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| New England Railways Games |
The New England Railways Game Assistant is a Visual Basic 3 program for Windows. Visual Basic 3 was chosen as it enormously simplifies the distribution process. The program is intended to assist with running postal games. It does not run the game for you but performs the following two tasks.
|Specifying the number of players and clicking the Set Up button will print the information you need to set up a new game, and also list the railway links and commodity growth cards in their dealing order for the entire game.|
|During a game, you need to draw additional commodities to match the growth cards that are dealt. This cannot be done during the set up period, as the pool of commodities changes during the game. You can specify the number of commodities of each type on the board or left to draw and then click the Deal Chips button to draw a number of commodities to match the number of players in the game. This list of commodities is displayed on the screen.|
The program requires Windows, and will work on most, if not all, versions from 3.1 on. You will require a copy of the file vbrun300.dll in your Windows system directory. This is a standard file for VB 3.0 that you may already have. If you have this file, there is no need to download it again.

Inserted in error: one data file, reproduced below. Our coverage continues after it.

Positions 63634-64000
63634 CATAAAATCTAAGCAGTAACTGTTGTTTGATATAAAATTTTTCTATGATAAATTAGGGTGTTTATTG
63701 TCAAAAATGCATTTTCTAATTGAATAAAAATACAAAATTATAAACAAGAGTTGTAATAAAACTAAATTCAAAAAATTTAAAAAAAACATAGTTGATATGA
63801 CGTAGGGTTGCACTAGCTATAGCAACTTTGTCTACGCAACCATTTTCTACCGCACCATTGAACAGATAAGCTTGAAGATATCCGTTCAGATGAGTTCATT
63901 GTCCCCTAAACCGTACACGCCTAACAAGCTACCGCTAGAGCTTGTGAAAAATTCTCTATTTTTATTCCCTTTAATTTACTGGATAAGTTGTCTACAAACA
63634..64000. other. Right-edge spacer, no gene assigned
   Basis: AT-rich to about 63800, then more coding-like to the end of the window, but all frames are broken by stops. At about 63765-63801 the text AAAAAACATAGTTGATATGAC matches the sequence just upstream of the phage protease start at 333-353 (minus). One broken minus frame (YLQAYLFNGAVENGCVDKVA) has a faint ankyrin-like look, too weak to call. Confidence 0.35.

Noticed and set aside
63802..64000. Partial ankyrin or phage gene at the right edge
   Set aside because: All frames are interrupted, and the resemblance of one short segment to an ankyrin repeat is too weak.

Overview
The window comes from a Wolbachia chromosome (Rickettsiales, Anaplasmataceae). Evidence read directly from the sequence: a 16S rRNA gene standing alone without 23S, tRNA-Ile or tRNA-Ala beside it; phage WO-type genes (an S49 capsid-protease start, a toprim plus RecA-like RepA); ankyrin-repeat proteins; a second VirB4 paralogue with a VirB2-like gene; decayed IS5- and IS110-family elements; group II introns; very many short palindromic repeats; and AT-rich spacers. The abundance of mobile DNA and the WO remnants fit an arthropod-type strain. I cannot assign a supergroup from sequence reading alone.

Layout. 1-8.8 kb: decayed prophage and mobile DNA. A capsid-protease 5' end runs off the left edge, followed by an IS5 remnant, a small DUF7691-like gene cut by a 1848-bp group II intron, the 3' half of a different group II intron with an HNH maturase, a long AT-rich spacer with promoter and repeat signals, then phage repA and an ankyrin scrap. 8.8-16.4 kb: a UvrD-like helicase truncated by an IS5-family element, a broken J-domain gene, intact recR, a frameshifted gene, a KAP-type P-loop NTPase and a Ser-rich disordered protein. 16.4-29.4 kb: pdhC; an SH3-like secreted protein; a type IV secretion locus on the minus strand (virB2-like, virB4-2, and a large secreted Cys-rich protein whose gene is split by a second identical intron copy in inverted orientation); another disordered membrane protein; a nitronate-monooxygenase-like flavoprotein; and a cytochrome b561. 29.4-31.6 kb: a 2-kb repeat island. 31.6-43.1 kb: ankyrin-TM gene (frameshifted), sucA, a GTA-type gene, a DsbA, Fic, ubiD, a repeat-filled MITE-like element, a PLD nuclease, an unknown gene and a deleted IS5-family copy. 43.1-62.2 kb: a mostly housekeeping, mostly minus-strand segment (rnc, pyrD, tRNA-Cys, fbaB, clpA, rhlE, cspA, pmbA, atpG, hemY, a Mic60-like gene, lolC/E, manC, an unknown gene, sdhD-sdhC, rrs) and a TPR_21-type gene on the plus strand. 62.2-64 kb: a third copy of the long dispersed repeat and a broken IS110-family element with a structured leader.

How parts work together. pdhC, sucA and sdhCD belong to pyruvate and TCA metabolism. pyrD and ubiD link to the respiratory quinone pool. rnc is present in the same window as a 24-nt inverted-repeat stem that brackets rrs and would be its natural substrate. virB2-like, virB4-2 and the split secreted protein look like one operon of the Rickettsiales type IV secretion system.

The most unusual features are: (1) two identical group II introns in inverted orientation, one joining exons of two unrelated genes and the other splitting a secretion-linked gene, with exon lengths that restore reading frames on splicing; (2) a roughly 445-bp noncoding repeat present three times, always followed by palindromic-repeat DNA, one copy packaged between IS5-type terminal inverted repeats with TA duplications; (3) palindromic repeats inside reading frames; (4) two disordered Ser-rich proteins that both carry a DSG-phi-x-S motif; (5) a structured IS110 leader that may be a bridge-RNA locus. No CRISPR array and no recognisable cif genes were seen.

Click on the links below to download the files you need. Save the New England Railways Game Assistant program (ne_rails.exe) in a location of your choice. If you need to download the Visual Basic file, note that it has been compressed to reduce the download time. You will need a suitable program to unzip the file, e.g. WinZip. The unzipped file must be located in your Windows system directory.
|File||Name and Size|
|New England Railways Game Assistant||ne_rails.exe - 28k (unzipped)|
|VB 3.0 Runtime Library||vbrun300.dll - 225k (zipped)|
I can accept no responsibility for damage to your system or loss of data resulting from the use of this program. However, as it is a self-contained program that only sends data to the printer and the screen, it is extremely unlikely that any such problems will arise through its use. You take full responsibility for the use of programs on your computer system.
|© Keith Thomasson December 29th 2000|